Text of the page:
There was a similar thread some months back
. I'll just repost what I said in there:
The study of Astronomy is like history: the study of things past. Only with astronomy we have no idea what the current situation is because of the vast distance and time required (thousands, millions, billions of years) for light and sound to travel to our mini planet.
Unless faster than light (FTL) or forms of ultra-space traversal are possible - despite what all of the SciFi genre promotes heavily - there is little chance of any two sentient species from different planets meeting unless the planets reside in the same solar system. Calculations of the time required just to jump from one galaxy to the next at light-speed is in the millions of years (!). That pretty much rules out extra-galactic invasion without FTL travel. Heck, the travel time to the nearest star at light-speed is something like 4 years (at more realistically possible speeds it may take 20 to 40 years).
Interestingly, the situation is bleak just by merit. Like evolution on Earth that took a long time (and stable conditions) for a sentient species to evolve (4.5 billion years), I think that the universe operates in similar ways. It is very probable that conditions weren't stable enough for so many billions of years (of the estimated 15.5 billion) for planetary systems to evolve. Also, theory shows that elements of more complex types required long times to accumulate by the dying of many stars. In other words, sentient lifeforms may not have been possible more than 5 or 10 billion years ago which would mean that sentient lifeforms may only 'now' be popping up in the universe due to stability and a rich source of elements. And since the universe is like a history machine, each sentient lifeform would be practically isolated by several factors: expansion of the universe and speed at which light (EM) travels.
For instance, a sentient lifeform 5,000 light years away would need to have peaked technologically at least 5,000 years ago (our time) for us to receive any transmissions. And for them to receive our transmissions they would need to have survived technologically for 10,000 years beyond that (think of the two planets separated by 5,000 (light) years each travelling along parallel lines of time (upward for future let's say). Their signal leaves at A and arrives at Earth 5,000 years later in which time both have moved 5,000 years along the timeline. We respond with a signal back that takes another 5,000 years to arrive at A. Not exactly instant communications.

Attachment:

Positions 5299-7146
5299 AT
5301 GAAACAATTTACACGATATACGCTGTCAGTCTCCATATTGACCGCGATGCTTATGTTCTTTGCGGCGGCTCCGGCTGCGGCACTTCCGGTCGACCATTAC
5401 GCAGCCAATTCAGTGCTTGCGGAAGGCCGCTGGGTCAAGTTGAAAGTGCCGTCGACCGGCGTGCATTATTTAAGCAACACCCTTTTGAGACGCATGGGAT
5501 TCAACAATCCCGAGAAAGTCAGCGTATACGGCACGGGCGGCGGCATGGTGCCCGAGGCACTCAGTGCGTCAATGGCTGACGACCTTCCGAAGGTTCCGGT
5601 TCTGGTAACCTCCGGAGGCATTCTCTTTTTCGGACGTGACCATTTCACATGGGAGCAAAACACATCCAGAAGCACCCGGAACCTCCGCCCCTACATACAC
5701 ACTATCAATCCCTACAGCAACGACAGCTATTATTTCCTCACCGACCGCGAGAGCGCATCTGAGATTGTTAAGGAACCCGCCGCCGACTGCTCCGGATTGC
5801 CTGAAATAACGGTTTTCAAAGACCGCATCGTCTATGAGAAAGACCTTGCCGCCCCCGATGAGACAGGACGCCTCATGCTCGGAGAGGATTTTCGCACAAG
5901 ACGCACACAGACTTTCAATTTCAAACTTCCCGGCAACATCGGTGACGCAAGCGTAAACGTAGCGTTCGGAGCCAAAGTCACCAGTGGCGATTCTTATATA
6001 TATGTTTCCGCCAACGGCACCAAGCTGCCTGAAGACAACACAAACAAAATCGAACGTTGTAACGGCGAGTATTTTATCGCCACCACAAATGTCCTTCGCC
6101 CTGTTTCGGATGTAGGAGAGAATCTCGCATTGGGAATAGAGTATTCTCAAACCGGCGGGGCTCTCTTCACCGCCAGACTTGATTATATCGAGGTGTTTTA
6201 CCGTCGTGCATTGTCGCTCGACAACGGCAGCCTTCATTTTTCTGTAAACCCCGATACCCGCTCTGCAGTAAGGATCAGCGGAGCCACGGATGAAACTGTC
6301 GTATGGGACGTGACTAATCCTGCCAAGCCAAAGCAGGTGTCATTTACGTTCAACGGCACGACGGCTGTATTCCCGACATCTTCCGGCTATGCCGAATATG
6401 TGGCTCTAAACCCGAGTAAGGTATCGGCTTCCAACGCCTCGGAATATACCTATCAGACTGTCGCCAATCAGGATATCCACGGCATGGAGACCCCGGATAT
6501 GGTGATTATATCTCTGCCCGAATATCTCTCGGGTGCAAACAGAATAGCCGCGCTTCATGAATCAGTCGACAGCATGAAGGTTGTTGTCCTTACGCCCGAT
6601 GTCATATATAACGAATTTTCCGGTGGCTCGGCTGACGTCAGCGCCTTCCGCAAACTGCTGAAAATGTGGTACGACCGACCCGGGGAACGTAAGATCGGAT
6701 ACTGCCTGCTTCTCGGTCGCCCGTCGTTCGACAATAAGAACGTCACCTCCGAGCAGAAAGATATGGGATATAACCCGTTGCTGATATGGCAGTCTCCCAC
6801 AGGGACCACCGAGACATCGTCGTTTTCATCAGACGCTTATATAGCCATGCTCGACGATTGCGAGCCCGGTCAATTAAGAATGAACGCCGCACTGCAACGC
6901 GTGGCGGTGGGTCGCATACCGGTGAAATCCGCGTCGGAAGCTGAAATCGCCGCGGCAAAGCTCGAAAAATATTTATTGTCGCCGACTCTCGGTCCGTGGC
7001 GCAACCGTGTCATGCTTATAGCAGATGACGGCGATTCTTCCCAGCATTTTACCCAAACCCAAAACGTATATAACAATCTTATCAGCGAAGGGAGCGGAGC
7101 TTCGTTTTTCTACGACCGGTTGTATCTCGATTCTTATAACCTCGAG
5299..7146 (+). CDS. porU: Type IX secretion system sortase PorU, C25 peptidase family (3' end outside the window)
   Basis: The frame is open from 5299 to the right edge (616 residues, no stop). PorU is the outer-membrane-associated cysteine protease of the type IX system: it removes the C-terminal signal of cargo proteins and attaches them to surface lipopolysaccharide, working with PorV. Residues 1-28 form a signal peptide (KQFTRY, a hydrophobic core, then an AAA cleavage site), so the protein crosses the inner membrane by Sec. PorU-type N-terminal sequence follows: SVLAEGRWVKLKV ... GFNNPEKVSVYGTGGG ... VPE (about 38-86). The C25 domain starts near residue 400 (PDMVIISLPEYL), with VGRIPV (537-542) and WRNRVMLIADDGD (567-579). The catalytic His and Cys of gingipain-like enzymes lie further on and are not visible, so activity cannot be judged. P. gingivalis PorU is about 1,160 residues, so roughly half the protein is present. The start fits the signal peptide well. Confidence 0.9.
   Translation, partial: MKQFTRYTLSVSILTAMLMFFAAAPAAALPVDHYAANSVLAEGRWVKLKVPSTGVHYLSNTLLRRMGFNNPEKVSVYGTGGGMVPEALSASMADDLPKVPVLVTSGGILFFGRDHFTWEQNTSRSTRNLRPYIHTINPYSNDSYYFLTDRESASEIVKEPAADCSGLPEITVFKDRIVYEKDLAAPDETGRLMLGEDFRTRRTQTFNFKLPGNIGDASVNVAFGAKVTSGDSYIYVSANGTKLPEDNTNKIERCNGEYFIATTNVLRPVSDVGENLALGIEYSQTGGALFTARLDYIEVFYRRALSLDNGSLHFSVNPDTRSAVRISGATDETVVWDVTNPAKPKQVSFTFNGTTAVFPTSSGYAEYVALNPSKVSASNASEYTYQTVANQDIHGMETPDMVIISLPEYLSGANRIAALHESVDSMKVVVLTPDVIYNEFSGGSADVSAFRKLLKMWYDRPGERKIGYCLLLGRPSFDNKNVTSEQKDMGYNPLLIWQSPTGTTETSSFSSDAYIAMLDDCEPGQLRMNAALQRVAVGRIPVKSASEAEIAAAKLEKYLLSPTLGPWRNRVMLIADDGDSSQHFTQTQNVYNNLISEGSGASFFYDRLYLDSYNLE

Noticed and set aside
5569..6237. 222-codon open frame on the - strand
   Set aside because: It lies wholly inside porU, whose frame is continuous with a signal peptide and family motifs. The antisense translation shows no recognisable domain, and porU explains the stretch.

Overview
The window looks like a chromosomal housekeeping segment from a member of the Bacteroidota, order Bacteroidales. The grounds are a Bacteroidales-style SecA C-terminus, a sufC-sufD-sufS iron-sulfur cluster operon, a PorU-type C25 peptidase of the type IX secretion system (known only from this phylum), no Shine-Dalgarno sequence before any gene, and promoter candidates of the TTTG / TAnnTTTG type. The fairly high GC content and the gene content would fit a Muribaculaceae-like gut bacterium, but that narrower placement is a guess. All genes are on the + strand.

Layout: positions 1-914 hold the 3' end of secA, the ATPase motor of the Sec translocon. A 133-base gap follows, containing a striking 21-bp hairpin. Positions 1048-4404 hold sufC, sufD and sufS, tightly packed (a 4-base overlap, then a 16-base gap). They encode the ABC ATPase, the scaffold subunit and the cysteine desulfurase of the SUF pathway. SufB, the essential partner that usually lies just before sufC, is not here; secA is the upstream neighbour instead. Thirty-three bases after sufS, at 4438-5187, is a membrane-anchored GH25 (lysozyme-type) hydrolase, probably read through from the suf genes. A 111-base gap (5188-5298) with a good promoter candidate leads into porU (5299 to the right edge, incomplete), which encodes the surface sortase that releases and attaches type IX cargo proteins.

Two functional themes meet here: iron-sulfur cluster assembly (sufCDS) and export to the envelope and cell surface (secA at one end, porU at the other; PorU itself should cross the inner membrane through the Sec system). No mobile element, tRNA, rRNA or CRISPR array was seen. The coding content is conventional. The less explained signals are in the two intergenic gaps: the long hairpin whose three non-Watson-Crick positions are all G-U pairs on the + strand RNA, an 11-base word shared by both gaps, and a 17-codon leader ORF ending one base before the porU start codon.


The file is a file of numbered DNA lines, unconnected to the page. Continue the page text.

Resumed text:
So do I think they saw UFO's? They certainly saw something and because they can't identify it that means it's an Unidentified Flying Object (UFO). Does that mean this object was "Extraterrestrial"? No. Just regular air crafts and the mind playing tricks. Nothing more.
Does that mean there aren't other lifeforms out there somewhere? It would be arrogant to think that we are alone in this vast space. But those on other planets are probably struggling with their own limitations for space exploration, just like we are. Will we ever meet with one another? Doubtful unless we can each overcome the limits of time and space travel.
For those that don't know about "light years":
|A light-year is a unit of distance. It is the distance that light can travel in one year. Light moves at a velocity of about 300,000 kilometers (km) each second. So in one year, it can travel about 10 trillion km. More precisely, one light-year is equal to 9,500,000,000,000 kilometers.
Now if a place is 10 light years away, that is more than 100 trillion km! It would take you 10 years travelling at a constant speed of 300,000 km/second to reach that destination.
Then there is the whole "mass" problem
The more you accelerate towards the speed of light, the more massive and the more energy required to propel the mass. That's why the only thing nearing light speed is, well, light (massless particles). By the time you're moving 80% the speed of light you'll need a couple million spare stars for power.
Longetivity, modes of transport, take-it-all-with-you are all speculative unfortunately. The problem with the latter 'entire biosphere' ideology is that, for instance, Earth isn't a closed system. It has been fed by asteriods, comets, dust, solar radiation, and extra-solar radiation for billions of years. Life on Earth is dependent completely on the Sun - ignoring vent life and subsurface microbes. So, you'd essentially want to take your entire solar system out for a spin - what would you use for propulsion?
I know I sure wouldn't want to come face to face with any species that has the ability to throw their solar system around like a football. And where would they park it? I'm sure that we would notice if a solar system was parked in our back yard,